Sunday, April 8, 2012


During the liver performance there will be a chance for brief poetry readings, songs, and skits written by patients of the day; as if it were a mini talent show for residents. Three texts below will be recited by members of the cast. There will also be a short musical performance using medical equipment: pill bottles, medicine bottles, syringes, balloons, etc.


A sonnet to Russell Cheney
By Phelps Putnam, 1927

Christ never rose again, but you arose,
My ribald saint, out of a deathly bed
To snatch my insubstantial life from those
Despairs and poisons which had made me dead.

How dark and delicate you are, and yet
How full of blood, and I am only caught
In irony, a nervous vulgar net.
We were a sturdy differential fraught

With an unlikely mirth, and hand in glove
Between strange-sorted friends and gay disdain;
But all the time, beyond my scope of love,
Lonely you prowled the inward vaults of pain,

Seeking, beyond harsh loyalty, some rest
From bearing the vague misery of quest.

Nursery Rhyme of Colorado Springs
By Charlotte Vimont Arnold

[chorus] Carlotta, Carlotta, where have you been?
[solo] I’ve been to the Doctor to see why I’m thin!
Carlotta, Carlotta, what did you there?
I took off my garments and sat on a chair!

Carlotta, Carlotta, what happened then?
The story’s too lurid for my modest pen:
They hammered and thumped me and measured my lines,
And listened with scopes while I shrieked “99s.”

They prodded and pounded and counted my bones,
And laid out my back in blue penciled zones!
Then next they X-rayed me to see what they’d missed,
While a student assistant wrote out a list.

Then the chief, with a smile engaging to see,
With courteous manner this high-brow on germs

Since I Had’m
By Ralph Stubbs, 1922

Since I have had’m I have eaten 2500 eggs, in every shape, form, and manner, except raw;
Drunk 3700 glasses of milk, and consumed 600 loaves of bread fixed up as milk toast.
I have had my temperature taken over 2600 times, and broke three temp sticks. Have spilled three hot-water jugs on my feet, worn out ten rubber hot-water bottles and a dozen rubber rings.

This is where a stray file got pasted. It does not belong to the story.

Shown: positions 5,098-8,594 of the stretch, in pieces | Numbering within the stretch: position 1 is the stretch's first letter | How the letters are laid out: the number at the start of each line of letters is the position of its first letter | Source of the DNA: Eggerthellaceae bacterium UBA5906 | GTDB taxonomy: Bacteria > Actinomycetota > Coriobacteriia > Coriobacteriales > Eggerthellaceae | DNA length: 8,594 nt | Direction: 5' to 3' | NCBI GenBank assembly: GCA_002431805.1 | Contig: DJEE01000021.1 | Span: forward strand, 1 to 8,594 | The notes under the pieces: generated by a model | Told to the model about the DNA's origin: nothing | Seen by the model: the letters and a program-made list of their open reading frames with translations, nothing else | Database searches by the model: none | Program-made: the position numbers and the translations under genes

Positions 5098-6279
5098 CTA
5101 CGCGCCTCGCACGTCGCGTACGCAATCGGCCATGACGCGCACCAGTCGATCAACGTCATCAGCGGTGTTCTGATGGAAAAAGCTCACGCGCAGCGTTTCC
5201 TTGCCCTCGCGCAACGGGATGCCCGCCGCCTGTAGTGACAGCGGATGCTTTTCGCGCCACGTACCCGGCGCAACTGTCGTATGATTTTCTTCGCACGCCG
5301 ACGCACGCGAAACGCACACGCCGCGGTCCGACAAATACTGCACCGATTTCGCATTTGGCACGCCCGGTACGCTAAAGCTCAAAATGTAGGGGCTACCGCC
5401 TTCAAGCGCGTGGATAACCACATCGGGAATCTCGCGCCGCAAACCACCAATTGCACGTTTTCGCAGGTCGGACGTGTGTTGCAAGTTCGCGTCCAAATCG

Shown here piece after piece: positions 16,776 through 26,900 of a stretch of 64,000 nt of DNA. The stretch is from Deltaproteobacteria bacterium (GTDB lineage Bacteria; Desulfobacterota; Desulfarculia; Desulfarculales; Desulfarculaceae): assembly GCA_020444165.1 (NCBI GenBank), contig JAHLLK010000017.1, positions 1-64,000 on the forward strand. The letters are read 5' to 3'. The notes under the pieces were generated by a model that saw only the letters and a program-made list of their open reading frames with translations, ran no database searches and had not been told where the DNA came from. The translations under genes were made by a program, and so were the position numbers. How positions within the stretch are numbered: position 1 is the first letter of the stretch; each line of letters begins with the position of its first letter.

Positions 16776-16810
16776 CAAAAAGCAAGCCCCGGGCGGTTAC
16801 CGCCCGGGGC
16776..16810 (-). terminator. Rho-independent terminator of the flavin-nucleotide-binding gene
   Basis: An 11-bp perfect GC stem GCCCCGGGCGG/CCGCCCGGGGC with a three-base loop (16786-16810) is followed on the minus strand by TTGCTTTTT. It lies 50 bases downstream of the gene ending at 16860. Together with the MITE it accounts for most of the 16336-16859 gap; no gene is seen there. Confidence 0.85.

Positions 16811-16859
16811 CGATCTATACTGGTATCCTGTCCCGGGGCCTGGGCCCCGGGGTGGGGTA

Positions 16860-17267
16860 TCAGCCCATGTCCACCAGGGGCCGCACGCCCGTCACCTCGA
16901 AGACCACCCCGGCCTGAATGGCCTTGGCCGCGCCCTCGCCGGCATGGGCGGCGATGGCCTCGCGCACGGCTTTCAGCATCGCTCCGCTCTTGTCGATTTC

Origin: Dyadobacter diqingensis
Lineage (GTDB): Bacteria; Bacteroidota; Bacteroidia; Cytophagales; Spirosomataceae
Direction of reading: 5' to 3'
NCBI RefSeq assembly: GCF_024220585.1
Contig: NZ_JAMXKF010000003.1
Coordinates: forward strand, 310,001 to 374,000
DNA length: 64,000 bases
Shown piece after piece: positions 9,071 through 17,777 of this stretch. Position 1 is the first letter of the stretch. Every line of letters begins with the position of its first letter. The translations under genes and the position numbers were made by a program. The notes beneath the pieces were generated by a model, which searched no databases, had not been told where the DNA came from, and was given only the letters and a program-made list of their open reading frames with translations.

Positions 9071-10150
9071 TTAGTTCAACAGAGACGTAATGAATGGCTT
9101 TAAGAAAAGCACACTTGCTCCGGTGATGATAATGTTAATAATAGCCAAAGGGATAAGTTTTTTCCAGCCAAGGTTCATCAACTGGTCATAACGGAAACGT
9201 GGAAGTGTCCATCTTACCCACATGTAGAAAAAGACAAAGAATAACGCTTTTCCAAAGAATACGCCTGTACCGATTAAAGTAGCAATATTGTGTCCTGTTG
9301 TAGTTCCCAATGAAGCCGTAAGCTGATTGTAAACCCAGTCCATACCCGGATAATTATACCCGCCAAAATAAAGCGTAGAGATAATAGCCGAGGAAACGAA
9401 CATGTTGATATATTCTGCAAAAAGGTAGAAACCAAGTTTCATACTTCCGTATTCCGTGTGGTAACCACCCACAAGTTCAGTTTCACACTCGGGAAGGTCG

Have slept on one side all the time, with a tender spot on the ear on that side, and another close by.
My pulse has been filed over 2600 times, two teeth have been pulled, and five gallons of salve have been rubbed on my ‘ploorisy.’
I have been under the X-ray ten times and under the stethoscope 50 times. I have had 30 accidents that require the nurse, her hypo, and the bag of ice for my chest. Number of ice-bags for my head—no record.
Consumed over 1200 cups made by Stone & Forsythe, Boston.
Used 200 pounds of paper napkins and 3500 No.4 Sacks.
Flirtations with nurses—too dangerous.
Cursed doctors—same.
I have put on my clothes 4000 times. Taken them off—ditto.
Pronounced a Goner four times.
I have taken over 3000 baths and ten gallons of American Oil. Used 1500 quarts mouth wash, 10 quarts of Chlorotone Inhalent, and swallowed 3000 soda mints.
Fifteen men have sat on my chest, listened, and thumped. They have tweaked my ears, poked down into my throat, and lifted my nose.
I have whispered 1-2-3, and gone through the “in and out” stunts.
Have had tonsillitis and three good rounds of the Flu.
Have been broke and lost a home.
Am doing nothing but—
Figure it up, and see what I have been doing, and how long I have been at it.
Doing a come-back at 29.
I thank you.

Saturday, April 7, 2012

Pikes Peak Timelapse

With thanks to Ines and neighbor Don the new timelapse camera is mounted on the deck at dad's house taking pictures every 5 minutes between now and November. This view of Pikes Peak and the Garden of the Gods is more or less identical to that watched by every resident of Cragmor who had plenty of time to notice the sky, sun, and contemplate the view (and mortality).

One of the three projection screens in the show will have this as a loop, collapsing time and creating rhythmic cycles of light, dark, and moving colors of clouds. The middle screen will be for the main action, and the third will have something equally minimal but super slow (performers dancing on the mesa with white sheets set free by the wind).